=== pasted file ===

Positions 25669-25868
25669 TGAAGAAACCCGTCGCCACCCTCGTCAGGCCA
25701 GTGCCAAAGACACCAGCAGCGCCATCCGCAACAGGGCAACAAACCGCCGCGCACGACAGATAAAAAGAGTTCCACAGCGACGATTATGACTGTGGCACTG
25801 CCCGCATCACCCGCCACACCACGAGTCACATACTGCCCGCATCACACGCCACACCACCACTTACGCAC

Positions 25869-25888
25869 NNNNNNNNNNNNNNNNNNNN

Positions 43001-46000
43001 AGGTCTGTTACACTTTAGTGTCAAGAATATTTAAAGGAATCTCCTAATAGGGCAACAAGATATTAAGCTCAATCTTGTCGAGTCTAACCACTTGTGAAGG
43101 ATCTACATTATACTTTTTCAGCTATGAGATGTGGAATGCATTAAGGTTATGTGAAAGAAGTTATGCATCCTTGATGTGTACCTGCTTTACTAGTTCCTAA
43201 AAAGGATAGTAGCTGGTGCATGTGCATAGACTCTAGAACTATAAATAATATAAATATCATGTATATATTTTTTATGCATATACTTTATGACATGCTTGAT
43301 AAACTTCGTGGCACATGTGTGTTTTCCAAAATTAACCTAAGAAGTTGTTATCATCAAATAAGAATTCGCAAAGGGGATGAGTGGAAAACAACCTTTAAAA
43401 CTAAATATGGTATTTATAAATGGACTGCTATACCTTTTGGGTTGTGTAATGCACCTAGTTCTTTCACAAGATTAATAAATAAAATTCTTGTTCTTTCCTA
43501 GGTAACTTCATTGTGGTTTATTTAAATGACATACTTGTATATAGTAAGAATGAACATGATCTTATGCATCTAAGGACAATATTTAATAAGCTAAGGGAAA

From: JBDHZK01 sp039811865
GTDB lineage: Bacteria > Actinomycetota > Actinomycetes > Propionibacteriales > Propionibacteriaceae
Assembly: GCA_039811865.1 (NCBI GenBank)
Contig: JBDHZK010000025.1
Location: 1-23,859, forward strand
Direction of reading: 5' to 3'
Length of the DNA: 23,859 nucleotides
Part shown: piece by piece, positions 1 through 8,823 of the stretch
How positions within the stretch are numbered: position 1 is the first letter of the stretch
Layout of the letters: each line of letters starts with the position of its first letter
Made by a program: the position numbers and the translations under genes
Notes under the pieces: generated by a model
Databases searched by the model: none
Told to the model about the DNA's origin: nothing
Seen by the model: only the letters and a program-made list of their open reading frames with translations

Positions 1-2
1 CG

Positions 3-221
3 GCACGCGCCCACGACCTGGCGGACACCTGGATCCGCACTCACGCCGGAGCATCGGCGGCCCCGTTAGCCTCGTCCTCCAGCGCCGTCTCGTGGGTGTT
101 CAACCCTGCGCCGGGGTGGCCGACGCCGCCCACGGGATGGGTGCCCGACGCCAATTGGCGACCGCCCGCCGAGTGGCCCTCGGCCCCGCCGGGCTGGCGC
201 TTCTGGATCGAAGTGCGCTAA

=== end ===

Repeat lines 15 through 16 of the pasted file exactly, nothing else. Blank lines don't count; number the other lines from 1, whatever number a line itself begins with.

GTDB lineage: Bacteria > Actinomycetota > Actinomycetes > Propionibacteriales > Propionibacteriaceae
Assembly: GCA_039811865.1 (NCBI GenBank)